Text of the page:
Plots and plans

The hawthorn hedge is greening up,

The sloe blooms gleaming white.

But clear skies and a chill east wind,

... I’ll need the heating on tonight.

So many storms this winter,

Their names I have forgotten,

Let’s hope this summer’s reasonable,

So my tomatoes don’t go rotten.

By Douglas Boatman of Scotplants

Seems that the winter weather pattern is changing right enough – mild and wild during the normal winter months then dry with nippy cold nights after Easter.

Such conditions certainly make it more difficult to get the garden into shape, particularly the veg’ plot. Soil so heavy and wet that the fork couldn’t turn it and now so hard it won’t break down to a decent tilth. The rotovator is not happy!

Mind you, I can’t complain about last year's efforts. Desiree potatoes lasted well in to February and I’m still grading through the Ailsa Craig onions – most are starting to re-grow now.

This year I’ve sown Bristol as a white onion and Red Baron. Not looking for exhibition size, just as long as they grow bigger than a golf ball and store well then I’ll be content.

Nice to see the camellia and magnolia getting a chance to show their stuff. So often the display is marred by a sneaky wee frost that kills the flower buds. Forsythia and flowering currant are almostfinished too.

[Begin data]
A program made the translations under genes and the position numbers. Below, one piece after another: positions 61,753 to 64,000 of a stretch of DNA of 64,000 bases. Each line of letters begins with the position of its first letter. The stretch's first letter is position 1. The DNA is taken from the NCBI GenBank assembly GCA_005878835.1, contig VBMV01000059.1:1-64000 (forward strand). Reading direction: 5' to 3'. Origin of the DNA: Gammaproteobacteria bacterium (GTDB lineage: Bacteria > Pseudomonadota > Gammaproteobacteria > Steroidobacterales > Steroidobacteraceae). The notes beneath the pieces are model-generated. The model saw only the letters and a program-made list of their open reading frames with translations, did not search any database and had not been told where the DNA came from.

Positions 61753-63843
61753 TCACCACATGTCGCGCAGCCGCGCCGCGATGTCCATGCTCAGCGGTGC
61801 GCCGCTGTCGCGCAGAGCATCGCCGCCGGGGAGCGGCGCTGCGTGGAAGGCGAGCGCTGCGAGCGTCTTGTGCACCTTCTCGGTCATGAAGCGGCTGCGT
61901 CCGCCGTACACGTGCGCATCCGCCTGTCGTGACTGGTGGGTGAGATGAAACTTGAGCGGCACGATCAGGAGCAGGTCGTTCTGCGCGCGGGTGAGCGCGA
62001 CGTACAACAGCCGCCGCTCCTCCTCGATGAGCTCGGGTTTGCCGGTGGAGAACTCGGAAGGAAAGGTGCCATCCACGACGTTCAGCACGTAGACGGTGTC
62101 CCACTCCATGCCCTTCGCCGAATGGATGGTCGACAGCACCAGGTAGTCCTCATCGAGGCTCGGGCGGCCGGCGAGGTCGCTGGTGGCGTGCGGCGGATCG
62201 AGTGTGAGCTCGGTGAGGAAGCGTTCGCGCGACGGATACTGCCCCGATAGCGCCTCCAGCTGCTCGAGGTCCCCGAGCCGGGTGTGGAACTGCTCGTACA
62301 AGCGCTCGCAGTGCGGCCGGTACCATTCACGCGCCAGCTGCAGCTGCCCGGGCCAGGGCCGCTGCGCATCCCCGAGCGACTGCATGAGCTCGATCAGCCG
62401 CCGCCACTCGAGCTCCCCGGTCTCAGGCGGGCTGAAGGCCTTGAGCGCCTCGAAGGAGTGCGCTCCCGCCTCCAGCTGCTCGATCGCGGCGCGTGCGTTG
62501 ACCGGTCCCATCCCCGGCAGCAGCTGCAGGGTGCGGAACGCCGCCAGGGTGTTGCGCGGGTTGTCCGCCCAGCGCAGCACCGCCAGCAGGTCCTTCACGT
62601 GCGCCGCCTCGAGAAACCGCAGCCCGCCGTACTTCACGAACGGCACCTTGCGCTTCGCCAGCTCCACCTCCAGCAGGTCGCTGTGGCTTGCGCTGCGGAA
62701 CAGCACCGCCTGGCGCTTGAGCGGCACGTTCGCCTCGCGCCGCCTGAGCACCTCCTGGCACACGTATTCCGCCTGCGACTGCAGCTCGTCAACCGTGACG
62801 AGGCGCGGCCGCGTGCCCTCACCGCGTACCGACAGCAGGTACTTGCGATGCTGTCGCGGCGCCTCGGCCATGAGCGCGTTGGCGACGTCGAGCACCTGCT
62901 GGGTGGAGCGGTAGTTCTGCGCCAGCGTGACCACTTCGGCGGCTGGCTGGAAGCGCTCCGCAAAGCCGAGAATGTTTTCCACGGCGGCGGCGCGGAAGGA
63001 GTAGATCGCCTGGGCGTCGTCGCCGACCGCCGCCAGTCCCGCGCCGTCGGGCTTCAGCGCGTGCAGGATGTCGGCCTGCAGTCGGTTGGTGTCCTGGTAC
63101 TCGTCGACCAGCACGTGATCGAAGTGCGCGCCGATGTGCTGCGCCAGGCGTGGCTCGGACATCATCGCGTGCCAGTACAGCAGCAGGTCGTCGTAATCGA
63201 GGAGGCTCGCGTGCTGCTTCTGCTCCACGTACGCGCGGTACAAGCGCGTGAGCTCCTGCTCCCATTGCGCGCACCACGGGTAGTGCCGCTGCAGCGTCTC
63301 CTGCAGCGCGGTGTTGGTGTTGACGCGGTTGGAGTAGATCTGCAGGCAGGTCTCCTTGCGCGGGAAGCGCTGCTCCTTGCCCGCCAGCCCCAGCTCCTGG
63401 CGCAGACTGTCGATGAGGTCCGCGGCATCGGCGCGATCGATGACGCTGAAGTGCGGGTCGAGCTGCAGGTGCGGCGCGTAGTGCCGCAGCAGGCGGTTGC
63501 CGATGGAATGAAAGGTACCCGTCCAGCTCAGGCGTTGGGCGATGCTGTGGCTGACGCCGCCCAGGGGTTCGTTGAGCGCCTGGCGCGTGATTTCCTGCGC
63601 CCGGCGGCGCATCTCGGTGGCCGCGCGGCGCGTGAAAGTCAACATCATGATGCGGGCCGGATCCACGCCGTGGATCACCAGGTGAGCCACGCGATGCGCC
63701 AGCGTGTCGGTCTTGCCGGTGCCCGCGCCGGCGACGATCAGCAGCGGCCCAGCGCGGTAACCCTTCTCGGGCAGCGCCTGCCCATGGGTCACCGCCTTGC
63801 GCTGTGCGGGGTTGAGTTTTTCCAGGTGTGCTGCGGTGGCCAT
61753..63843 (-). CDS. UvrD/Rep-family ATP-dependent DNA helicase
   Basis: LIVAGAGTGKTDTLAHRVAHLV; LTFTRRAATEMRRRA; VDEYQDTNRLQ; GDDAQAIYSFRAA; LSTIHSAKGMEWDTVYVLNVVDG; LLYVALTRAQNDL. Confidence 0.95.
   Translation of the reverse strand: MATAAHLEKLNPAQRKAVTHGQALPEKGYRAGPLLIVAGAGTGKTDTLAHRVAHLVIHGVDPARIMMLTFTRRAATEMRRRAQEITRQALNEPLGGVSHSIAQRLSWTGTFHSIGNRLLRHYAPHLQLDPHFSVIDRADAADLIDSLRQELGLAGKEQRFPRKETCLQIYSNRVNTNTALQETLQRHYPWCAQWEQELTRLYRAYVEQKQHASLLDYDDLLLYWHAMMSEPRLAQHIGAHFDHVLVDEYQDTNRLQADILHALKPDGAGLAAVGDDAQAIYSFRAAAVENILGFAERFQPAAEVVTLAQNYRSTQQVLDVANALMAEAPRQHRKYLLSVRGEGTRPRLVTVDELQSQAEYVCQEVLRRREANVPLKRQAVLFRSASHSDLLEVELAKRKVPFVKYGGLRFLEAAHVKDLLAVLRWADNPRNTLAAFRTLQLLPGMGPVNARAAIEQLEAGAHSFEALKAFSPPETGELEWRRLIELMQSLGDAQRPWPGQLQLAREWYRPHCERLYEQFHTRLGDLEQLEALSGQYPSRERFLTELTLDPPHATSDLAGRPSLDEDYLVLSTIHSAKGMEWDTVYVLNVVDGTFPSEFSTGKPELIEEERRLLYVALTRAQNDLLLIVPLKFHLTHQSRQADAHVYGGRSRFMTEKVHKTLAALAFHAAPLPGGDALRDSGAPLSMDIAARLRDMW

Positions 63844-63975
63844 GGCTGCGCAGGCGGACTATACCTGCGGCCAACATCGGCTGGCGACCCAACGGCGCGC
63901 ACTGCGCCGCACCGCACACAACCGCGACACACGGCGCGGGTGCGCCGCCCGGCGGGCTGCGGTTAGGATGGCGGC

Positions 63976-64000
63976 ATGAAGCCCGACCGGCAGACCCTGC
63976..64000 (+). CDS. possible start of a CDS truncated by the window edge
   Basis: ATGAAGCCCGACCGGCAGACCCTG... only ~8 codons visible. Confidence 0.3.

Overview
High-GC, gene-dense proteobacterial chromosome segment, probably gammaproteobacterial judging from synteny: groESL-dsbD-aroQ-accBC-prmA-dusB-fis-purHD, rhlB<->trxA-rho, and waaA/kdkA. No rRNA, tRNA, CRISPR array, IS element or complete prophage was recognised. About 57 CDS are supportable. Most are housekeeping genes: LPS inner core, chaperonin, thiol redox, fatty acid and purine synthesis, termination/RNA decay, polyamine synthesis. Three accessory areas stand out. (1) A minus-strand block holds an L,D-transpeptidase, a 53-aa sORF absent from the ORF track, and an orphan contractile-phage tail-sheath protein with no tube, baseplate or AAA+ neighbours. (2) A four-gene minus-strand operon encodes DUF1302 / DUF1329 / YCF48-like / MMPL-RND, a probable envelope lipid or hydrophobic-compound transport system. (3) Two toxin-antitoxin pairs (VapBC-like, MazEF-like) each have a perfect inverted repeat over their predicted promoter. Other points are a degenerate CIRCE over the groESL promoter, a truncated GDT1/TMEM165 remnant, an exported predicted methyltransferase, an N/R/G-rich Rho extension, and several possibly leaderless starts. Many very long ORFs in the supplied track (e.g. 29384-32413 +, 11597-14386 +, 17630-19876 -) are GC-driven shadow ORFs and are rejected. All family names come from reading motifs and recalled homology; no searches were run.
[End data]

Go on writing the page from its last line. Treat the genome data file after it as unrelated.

Next up will be the azalea and rhodos, but currently the ornamental quince (Chaenomeles) is providing good colour. Soft and subtle show this year from the variety, Moerloosii – an old cultivar from the mid-1950s but tough and reliable.

It has unusual bi-colour pink and white petals that will be followed by large quince fruit that may be useful for making jelly. They have a lot of pectin in them and are a handy setting agent. A bit nippy on its own though!

Ornamental quince looks good as a ‘stand alone’ shrub but is really impressive as a low hedge. Got a nasty thorn, though – so watch how you handle it.

Many years ago I wrote about the benefits of a wood-burning stove and encouraged/ promoted the idea of planting some suitable trees for future use as home-grown fuel. I had the thought that it would be sensible and pleasing to the eye to plant up inaccessible parts where even the quad-bike couldn’t go.

Well, things have gotten a bit out of hand since then. The 'powers that be’ are now so determined to ‘capture’ every atom of carbon, that vast swathes of our productive countryside are being littered with thousands of plastic tubes with a wee tree sheltering inside.

I have been involved in the nursery and landscape business for the past 40 years and supply and planting has been an integral part of my trade, but now I am becoming uneasy about the amount of good quality land being tied up in woodland creation.

National food security has been ignored for long enough – things will go from bad to much worse with the current conflict in Eastern Europe – and this hypocritical rash of environmental virtue-signalling is only going get us into deeper problems in the future. We need compromise – and soon!

Now that Covid restrictions have been lifted (hurray!) everybody, including the dog, is heading for foreign climes. Thus the move toward container gardening. Plastic grass/gravel chips and a couple of containers at the front door equals zero maintenance.